Amy Boone can’t remember exactly how she became the lead singer of The Delines, Portland songwriter/novelist Willy Vlautin’s newest musical project, but she thinks tequila might have been involved.
“According to Willy, I was drinking one night on tour with Richmond Fontaine and told him to write more songs for me to sing,” she says via email from New York recently. “So he wrote a whole record for me. I must have been drinking tequila, because I’m not usually that surly!”
Boone, who with her sister Deborah Kelly sings and writes songs for their Austin alt-country band The Damnations, was touring with Vlautin’s Richmond Fontaine at the time. That’s normally her sister’s gig, but Kelly had a baby due. “I was my sister’s understudy – hahah!” Boone says.
The result was “Colfax,” one of my favorite releases of last year. As per the usual with Vlautin’s songs (and books like “The Motel Life” and “The Free”), these tell stories of lives ruined by poverty, addiction, bad parenting, lousy jobs, and lopsided love. But the characters all still cling to a glimmer of hope, and that wistfulness comes out in spades via the hushed longing in Boone’s gentle voice, and the pining country soul the band floats behind her.
The Delines also include drummer Sean Oldham and bassist Freddy Trujillo of Richmond Fontaine, the keyboards of Jenny Conlee-Drizos of the Decemberists, the Minus 5’s Tucker Jackson on pedal steel, and Cory Gray on keys and trumpet. They play the Triple Door on Wednesday, April 15 at 7:30 p.m. Scott McCaughey and Ian Moore open.
Since the album’s release, the band has toured mostly Europe, also doing a brief trip to Australia and New Zealand. They’ve played limited gigs in the U.S., and this will be their first time playing Seattle. “We’re still trying to figure out the types of rooms we want to play,” Boone says. “We’re not a party band, so it’s a little tricky trying to get a cozy, intimate room where people like to sit and listen. People over there listen – they’re there to hear Willy’s stories.”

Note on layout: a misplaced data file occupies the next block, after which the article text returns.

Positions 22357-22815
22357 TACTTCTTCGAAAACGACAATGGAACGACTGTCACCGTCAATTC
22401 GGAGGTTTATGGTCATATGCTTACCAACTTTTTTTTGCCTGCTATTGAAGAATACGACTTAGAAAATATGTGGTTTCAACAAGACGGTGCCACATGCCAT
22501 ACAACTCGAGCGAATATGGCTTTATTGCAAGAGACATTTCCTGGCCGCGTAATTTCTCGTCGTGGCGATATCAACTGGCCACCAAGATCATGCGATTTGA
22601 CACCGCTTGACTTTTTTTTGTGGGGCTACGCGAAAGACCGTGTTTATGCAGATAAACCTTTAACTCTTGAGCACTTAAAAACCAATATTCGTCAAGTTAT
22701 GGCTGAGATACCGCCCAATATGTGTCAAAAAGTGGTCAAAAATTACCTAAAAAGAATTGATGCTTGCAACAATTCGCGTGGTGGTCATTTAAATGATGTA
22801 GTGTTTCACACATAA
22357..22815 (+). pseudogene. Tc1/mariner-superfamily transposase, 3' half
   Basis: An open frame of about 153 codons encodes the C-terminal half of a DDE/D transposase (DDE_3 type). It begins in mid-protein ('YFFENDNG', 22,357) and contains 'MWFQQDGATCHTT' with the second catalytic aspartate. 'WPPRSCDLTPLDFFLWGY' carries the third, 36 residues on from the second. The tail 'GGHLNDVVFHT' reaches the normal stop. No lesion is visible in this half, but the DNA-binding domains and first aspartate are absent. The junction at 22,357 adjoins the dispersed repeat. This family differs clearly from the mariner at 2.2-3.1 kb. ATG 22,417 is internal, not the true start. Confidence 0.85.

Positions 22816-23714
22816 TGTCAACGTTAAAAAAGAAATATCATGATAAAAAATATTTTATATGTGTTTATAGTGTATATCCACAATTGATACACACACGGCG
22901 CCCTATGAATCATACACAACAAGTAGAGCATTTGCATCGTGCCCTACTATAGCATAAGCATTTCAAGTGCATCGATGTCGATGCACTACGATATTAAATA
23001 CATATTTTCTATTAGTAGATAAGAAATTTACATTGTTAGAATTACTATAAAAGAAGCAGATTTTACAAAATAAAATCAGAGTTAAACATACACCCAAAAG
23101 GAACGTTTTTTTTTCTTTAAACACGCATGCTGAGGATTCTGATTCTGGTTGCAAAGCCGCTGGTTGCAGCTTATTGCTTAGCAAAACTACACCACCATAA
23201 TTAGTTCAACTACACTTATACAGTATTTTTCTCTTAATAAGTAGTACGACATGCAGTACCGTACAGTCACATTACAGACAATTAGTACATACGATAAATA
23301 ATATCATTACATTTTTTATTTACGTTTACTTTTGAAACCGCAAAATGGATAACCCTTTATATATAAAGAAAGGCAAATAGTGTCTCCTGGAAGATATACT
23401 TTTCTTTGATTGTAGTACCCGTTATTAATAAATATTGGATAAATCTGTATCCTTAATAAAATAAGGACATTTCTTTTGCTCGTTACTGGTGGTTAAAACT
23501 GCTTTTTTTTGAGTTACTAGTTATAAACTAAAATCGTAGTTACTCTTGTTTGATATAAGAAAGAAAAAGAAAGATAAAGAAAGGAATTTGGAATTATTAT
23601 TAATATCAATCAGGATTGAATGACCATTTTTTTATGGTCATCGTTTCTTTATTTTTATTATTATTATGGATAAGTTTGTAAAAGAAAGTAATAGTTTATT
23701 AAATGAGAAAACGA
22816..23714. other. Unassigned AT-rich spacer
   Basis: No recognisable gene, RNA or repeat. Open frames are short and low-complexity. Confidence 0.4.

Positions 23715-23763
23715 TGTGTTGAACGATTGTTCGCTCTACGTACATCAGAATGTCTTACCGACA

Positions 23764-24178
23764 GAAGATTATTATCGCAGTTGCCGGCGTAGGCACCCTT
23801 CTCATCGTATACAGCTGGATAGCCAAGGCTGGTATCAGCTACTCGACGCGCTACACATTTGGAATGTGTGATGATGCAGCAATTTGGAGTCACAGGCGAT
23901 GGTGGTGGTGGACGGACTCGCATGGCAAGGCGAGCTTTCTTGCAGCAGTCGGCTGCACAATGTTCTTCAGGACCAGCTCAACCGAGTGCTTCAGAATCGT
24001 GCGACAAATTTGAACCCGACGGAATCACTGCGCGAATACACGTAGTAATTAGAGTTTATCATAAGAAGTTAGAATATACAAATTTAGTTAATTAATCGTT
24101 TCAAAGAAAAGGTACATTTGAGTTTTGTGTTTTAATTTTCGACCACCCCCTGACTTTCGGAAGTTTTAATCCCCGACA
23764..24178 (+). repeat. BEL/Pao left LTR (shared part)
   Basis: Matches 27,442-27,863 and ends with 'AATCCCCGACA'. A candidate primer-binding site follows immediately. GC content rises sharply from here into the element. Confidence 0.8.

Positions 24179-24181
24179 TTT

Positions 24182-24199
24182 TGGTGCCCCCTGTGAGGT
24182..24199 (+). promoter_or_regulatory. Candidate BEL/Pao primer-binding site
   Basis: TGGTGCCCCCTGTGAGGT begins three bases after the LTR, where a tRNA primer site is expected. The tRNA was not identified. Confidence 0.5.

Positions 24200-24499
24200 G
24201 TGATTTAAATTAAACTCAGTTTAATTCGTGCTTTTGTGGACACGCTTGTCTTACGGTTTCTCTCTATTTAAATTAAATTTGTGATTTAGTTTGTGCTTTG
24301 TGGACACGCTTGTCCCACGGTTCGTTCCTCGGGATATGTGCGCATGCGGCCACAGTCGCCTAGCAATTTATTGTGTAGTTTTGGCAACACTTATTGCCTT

She adds that Richmond Fontaine has been touring Europe for years. “The fellas say that more women are coming to the Delines’ gigs than the Richmond Fontaine shows, so it’s cool that we’re getting some new fans.”
The songs’ characters are painted so vividly. In “Oil Rigs At Night,” Boone sings of leaving her husband for a meaningful life – even if it means she ends up working at a dollar store, “I’m not saying he’s not a good man/I’m just so tired of living my life a lie/I’ve covered up my heart for so many years/don’t even know if it survived.” I ask Boone what she’s thinking about while singing the songs.
“The songs are written in such a straight-forward, real way that it’s easy for me to feel for the characters and what they’re going through,” she says. “On stage, I find myself getting completely pulled into the songs, not just because they are so well-written, but the band creates an almost hypnotic mood. Sometimes it’s jolting to finish a song, open my eyes, and see an audience out there. I forget who I am and where I am.”
It sounds like Boone will remain busy this year, not only with The Delines, who plan to record a second album in October, but also with The Damnations. “The Damnations just finished working on a Ted Hawkins tribute CD that Kevin Russell from Shinyribs is putting out,” she says. “We are also putting out a 6-song EP this summer.”
But she’s thoroughly enjoying touring with The Delines. “These guys are my pals,” she says. “Everyone is so chill and positive. The hardest thing for me is not playing an instrument. I loved being a bass player. Standing up there singing without an instrument in my hand has felt a little awkward. But I would have sung these songs differently had I been thinking about the instrument in my hand. I can play with the timing and phrasing more when I’m not playing the bass at the same time. This kind of music needs to be free from the constraints of time.”